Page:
Monday, January 25, 2021

Topps Cards That Should Have Been: The Salomon Torres Chronicles


More with Topps' vendetta against relievers.

From 2002 until 2008, Salomon Torres was one of the most consistent relievers in the NL Central, averaged a 3.61 ERA with 381 strikeouts and 57 saves, and was a middle relief rock for a market that was anything but consistent. 

However, you probably never knew that for five of those years because A.) Torres was a middle reliever and B.) Torres played for the Pittsburgh Pirates.

Topps would mostly shrug through issuing Pirates cards every year of their mediocrity in the mid-2000s. A lot of Pirates that'd show up in Topps sets in this period were educated guesses. Sure, maybe this veteran will have a good season there, maybe this rookie. Meanwhile, people like Nate McLouth and Ryan Doumit didn't get cards as Pirates until they were about to be traded, essentially. And people who deserved them, like Salomon Torres, got none in flagship. 

Heck, pulling a card of Torres' in 2004 Total was how I learned he'd hung on as a Pirate to begin with. I knew Torres from being a high-profile rookie in the mid-90s, making the cover of 1994 Stadium Club Series 3, and being a highly-touted Dominican prospect that didn't pan out in SF. So he bopped around the leagues, sat out for 3 years, had a comeback in Korea and starting in 2002 was a mainstay in the Pirates bullpen.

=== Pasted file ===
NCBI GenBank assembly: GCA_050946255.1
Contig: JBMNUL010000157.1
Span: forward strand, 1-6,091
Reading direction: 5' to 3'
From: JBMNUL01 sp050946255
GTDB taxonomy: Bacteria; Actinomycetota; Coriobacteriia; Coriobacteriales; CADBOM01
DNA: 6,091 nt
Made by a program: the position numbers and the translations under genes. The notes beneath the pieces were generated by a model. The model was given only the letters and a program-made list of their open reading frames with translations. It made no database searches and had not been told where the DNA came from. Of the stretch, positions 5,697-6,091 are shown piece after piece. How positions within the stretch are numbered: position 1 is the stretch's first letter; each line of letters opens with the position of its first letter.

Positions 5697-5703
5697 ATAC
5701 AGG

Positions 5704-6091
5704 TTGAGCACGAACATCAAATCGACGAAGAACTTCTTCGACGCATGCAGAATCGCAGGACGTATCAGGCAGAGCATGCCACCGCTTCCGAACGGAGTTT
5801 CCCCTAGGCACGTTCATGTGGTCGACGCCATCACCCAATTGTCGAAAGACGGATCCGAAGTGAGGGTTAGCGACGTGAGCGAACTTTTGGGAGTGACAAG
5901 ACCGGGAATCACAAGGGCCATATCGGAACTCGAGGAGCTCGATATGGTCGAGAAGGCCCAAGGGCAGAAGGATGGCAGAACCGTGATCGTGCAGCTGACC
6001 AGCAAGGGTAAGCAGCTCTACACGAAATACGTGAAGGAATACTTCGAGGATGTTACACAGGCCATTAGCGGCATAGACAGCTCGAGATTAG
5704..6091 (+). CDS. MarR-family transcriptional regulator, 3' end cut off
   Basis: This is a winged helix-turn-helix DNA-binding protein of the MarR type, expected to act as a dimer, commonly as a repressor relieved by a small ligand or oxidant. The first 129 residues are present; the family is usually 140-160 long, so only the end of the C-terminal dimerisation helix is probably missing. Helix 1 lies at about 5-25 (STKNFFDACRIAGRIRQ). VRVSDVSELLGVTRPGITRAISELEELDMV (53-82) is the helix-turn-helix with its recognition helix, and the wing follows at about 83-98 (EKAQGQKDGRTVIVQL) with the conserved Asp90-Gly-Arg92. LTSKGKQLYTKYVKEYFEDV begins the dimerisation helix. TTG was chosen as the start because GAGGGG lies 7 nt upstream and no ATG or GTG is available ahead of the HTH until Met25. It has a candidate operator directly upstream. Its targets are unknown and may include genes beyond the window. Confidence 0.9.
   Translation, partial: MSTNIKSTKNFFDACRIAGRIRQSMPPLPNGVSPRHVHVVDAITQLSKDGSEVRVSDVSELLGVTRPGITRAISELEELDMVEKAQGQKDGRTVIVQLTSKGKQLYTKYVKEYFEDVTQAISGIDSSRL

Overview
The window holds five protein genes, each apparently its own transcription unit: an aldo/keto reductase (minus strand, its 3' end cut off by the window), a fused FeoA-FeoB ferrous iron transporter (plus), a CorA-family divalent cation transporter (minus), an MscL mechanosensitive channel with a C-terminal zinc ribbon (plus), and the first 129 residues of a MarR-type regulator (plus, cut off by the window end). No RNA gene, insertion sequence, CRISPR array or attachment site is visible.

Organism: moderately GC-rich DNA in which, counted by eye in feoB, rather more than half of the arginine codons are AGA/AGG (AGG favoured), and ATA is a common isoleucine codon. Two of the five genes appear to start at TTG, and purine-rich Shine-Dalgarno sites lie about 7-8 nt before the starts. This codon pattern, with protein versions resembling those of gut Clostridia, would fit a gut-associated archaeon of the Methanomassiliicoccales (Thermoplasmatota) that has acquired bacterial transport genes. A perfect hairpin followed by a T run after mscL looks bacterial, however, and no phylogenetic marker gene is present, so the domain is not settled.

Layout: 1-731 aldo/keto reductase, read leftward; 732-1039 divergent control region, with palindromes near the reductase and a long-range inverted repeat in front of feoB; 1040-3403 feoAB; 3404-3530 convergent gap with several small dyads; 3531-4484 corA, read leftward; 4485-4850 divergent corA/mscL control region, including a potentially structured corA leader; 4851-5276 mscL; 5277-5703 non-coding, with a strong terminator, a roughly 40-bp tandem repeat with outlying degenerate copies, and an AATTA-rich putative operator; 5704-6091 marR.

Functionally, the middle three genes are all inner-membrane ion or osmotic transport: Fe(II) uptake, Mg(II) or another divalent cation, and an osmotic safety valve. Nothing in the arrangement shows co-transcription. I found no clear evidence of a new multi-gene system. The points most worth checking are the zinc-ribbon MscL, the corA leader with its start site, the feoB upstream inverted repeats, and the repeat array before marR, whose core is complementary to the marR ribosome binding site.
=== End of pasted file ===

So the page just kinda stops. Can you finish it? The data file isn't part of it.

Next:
2003 was the first Torres year I could get images from. This season Torres was still being partially utilized as a starter but eventually moved to the bullpen, where his ERA would even out to 3.20 in 25 appearances. From here, the Bucs knew what to do with Salomon Torres.

In 2004, Torres raised his productivity, pitching in 84 games with a 2.64 ERA. His 2.3 WAR that season would be a career high. 
2005 was similar- 2.76 ERA in 76 appearances, and still one of the better performers on the team. 

In 2006 Torres pitches in a league-high 94 games, and gets a 3.28 ERA with 72 strikeouts. The league is recognizing Torres' versatility and consistency, even if Topps won't. 

And in 2007, Torres powers down a bit with a 5.47 ERA in 56 games. Though in the past two seasons he's accumulated 24 saves, he's still a middle reliever and his 2007 struggles seem to point to the end of his era in Pittsburgh. 

After the 2007 season, he's traded to Milwaukee for a pair of prospects. Milwaukee rewards Torres by giving him the closing gig and letting him save 28 games with a 3.49 ERA. Topps rewards Torres by finally, FINALLY including a base card of his in Update. I think it's very telling that they waited until he joined a team that was A.) playoff-contending and B.) not the Pirates in order to do this, but thankfully they gave him the final sendoff he needed. 

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